I have never in my life, seen streams and rivers with the brown tint due to the sediment being transported down them. Everywhere I've been before has always had crystal clear water with extremely high visibility, even the lakes back home that looked blue/green had a bit of visibility. It's sad that this is such a normal occurrence now to all those that live here, and I can only hope I make a difference even if it's in the smallest way.
From our field work we saw so much erosion along the river banks. Even small streams are brown with high sediment loads. There are a few simple fixes that could go a long way to helping these problems. For example, buffers could be added along all the waterways and within low lying fields, so that less sediment is transported into the river after a heavy rainstorm. No till farming is also needed in low lying areas that are susceptible to high water and potential erosion. These are just a few ways to help all the sediment being lost.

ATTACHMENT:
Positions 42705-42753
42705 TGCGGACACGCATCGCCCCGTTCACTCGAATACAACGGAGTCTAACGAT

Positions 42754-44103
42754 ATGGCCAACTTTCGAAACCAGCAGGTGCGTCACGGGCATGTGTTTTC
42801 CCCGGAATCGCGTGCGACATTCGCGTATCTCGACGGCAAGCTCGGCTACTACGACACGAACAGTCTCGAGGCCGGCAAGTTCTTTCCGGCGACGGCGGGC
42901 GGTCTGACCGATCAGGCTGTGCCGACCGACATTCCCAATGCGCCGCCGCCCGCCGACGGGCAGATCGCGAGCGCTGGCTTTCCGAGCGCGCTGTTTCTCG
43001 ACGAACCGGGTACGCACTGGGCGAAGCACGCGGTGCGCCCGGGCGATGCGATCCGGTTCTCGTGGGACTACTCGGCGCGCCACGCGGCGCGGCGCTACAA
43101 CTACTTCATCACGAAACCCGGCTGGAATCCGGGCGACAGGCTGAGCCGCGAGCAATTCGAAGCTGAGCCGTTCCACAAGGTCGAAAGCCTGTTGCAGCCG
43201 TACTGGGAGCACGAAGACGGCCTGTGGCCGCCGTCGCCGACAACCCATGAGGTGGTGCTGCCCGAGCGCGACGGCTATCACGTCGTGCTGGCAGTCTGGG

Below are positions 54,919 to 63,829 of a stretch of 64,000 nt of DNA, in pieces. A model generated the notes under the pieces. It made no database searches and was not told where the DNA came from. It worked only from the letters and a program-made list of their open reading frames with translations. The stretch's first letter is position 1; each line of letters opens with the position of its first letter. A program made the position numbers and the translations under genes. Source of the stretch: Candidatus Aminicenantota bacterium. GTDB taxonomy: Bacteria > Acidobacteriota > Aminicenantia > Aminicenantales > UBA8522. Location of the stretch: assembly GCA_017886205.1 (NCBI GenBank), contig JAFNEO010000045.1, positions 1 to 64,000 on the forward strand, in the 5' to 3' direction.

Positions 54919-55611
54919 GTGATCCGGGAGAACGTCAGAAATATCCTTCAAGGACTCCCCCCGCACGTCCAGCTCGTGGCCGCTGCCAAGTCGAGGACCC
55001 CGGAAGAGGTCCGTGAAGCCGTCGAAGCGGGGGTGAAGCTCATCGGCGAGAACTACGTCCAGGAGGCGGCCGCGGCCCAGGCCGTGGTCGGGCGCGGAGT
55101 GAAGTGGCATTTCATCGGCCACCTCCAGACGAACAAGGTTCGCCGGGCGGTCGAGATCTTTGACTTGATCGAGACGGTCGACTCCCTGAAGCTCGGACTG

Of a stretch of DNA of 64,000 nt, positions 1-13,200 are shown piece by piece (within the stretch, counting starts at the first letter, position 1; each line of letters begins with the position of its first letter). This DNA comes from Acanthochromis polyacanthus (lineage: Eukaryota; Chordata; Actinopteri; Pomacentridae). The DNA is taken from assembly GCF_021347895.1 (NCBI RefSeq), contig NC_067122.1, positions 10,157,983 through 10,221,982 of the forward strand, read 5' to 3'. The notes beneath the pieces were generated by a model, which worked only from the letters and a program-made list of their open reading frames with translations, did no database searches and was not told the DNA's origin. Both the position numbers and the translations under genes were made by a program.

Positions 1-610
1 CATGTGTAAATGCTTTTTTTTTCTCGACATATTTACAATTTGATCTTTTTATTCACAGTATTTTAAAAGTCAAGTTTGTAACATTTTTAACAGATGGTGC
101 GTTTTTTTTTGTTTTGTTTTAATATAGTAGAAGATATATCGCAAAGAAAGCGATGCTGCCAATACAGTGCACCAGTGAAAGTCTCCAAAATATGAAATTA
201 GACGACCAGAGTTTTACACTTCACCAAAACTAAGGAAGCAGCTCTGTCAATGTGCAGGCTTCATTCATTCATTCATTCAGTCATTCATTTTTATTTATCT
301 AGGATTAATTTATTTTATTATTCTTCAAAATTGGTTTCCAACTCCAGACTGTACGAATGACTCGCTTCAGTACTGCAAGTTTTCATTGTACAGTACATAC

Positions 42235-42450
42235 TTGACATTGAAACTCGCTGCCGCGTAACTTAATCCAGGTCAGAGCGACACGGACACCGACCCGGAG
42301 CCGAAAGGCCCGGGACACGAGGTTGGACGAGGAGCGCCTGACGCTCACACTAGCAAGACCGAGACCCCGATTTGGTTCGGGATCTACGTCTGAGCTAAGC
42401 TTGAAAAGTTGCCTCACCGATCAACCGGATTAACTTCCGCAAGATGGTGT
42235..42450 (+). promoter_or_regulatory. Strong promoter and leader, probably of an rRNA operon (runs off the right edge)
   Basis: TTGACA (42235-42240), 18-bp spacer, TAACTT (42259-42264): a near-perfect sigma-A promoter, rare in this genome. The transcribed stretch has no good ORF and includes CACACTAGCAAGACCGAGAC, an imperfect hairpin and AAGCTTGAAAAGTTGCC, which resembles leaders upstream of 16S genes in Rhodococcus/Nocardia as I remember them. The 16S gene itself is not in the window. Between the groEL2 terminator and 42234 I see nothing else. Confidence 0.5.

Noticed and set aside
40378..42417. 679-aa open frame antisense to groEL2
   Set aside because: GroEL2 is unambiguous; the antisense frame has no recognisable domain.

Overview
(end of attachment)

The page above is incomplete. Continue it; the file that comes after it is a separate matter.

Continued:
My partner and I are hoping to gather some preliminary data at several sites along the watershed in order to show groundwater and surface water interactions, testing the water for phosphorus and creating a hydrograph in order to show the spikes that occur throughout the time we are here. Hopefully these stations can stay in place once we leave so that the data is continually being collected.
This is obviously a team effort, and if anything is to be done, everyone will have to work together and have better land management practices in order to help solve the issue. This won't be a quick fix, and there is not one person or one group to blame this issue on. Everyone in this area could do something to help fix this watershed, including myself while I'm here.
Here are few pictures of our piezometers in construction as well as recent photographs of our soon to be testing sites in the watershed. They clearly show the amount of erosion and sediment occurring in the water.